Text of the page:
Paul Genesse talks to me about Winds
To help celebrate release day of The Winds of Khalakovo, my friend and writing pal, Paul Genesse, interviewed me about the book and the writing process. The interview will also appear in Black Gate in the coming days. I'll post that when it's up, but for now you can see the interview on Paul's blog.
This was a fun interview because Paul's been involved with this project for a while. He's read several versions, including the raw, early chapters, so he brought some good insight to the interview. Here's a brief excerpt from the interview:
The climax of the novel builds to an amazing pitch. I greatly admire how it all came together. Did you spend forever figuring out how to put all of that together? How hard was constructing the ending?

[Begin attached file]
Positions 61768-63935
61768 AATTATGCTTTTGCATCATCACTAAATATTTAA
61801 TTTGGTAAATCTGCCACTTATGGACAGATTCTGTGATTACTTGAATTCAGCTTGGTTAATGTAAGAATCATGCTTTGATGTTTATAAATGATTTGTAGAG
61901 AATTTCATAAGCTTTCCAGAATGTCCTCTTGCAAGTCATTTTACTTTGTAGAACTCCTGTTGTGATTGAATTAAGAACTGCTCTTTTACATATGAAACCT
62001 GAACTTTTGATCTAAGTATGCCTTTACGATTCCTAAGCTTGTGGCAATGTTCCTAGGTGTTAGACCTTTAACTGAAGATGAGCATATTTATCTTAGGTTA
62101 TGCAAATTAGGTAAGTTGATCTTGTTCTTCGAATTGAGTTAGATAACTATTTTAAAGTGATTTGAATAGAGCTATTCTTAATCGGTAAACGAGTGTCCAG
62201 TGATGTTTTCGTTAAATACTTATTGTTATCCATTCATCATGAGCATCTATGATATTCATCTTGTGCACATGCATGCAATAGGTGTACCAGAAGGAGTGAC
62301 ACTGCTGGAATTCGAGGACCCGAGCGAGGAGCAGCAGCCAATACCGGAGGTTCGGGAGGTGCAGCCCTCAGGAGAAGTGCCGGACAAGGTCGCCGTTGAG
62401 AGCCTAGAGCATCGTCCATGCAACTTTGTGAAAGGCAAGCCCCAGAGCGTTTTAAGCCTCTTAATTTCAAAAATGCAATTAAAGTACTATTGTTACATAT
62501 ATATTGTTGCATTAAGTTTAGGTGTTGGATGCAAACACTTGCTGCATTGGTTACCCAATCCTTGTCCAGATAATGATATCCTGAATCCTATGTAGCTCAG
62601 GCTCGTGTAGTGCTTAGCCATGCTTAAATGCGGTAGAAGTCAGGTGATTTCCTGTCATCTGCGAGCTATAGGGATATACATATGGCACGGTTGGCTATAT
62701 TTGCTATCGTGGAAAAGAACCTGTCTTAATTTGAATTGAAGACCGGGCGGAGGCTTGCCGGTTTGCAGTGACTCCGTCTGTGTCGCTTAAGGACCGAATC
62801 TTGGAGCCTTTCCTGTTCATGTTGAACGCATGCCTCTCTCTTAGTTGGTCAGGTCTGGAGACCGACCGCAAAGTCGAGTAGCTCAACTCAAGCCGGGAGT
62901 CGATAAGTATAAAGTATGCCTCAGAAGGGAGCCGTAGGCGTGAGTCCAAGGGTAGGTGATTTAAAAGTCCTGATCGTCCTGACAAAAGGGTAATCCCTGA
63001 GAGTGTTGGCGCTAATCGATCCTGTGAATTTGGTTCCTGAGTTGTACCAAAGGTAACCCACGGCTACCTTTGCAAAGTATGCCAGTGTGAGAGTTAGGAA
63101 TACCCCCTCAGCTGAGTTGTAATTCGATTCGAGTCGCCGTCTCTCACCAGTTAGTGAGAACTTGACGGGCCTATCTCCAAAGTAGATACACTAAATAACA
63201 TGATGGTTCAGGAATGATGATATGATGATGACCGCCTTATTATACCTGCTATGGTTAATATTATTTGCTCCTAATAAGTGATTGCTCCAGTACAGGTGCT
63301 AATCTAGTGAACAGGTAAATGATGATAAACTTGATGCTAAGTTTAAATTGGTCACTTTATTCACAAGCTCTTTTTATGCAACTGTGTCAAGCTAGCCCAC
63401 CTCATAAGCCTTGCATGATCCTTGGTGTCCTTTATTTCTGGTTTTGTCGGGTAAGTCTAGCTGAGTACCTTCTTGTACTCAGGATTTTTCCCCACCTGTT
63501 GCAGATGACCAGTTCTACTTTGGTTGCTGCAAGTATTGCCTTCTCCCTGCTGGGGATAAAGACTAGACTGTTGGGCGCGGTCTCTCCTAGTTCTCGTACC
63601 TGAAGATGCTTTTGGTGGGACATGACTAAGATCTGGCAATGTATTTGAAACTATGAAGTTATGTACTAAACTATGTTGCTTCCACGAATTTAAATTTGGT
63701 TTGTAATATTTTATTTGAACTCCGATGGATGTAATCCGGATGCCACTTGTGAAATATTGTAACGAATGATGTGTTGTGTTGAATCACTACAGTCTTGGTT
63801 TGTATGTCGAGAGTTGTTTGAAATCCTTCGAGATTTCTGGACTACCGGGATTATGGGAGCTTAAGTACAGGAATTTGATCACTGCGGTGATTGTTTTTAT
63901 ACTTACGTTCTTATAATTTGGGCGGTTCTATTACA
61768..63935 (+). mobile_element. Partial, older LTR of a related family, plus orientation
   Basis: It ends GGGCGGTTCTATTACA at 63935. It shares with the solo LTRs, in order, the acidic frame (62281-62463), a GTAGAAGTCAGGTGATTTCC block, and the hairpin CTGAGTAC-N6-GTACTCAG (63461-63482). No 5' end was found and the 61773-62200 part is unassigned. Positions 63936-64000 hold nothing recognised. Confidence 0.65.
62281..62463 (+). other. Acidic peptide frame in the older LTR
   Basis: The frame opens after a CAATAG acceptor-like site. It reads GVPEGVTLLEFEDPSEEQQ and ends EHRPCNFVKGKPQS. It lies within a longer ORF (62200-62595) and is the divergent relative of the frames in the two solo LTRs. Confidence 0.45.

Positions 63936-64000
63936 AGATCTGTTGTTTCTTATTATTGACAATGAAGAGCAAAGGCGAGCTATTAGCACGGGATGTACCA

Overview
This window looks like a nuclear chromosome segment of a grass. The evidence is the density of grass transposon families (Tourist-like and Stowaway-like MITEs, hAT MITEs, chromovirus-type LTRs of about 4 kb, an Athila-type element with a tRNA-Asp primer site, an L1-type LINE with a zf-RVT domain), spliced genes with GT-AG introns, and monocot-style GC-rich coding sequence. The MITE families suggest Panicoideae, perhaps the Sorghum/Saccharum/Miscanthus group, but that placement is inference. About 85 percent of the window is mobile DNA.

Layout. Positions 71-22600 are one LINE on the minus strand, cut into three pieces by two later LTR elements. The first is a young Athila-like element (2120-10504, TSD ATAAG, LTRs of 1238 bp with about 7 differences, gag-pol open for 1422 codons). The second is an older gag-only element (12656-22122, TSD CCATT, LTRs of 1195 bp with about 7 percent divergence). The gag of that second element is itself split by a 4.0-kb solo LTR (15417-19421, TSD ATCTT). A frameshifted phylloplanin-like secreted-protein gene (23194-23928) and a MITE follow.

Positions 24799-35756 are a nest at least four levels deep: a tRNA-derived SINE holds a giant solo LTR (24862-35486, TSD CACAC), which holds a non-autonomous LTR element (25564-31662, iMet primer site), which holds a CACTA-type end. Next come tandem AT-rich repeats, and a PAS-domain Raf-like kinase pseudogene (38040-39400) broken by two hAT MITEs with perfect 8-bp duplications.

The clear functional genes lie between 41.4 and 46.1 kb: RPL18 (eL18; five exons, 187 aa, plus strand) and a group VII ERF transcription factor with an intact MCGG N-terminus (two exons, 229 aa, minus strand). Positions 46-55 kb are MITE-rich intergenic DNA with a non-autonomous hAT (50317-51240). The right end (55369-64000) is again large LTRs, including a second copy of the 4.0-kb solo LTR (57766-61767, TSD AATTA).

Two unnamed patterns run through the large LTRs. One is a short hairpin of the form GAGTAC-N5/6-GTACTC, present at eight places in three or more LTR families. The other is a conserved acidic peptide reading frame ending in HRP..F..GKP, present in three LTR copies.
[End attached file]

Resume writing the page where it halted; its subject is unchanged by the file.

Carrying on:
Actually the ending was not nearly as hard as the middle. It’s not called the muddle in the middle for no reason. It’s somewhat easy to take the threads you’ve shown to the reader in the beginning and complicate them so that there are more. The story begins to expand like a point in time expanding to a “cone” of possibilities. The tough part comes when you have to start pulling those threads in. (Here the cone starts to draw in to more of a football shape.) You have to begin preparing for the end of the book pretty early on in the process or you’ll find that too many things are going too far afield. If you don’t watch it, you’ll have a gnarled mess of mismatched threads instead of a tapestry.
So as I do start to narrow the possibilities and point the story generally toward the end, it starts to resolve itself like an image in the mist. Then it’s just a matter of tying up all the threads. No easy thing, but it’s still easier than the middle. The middle can bite my ass.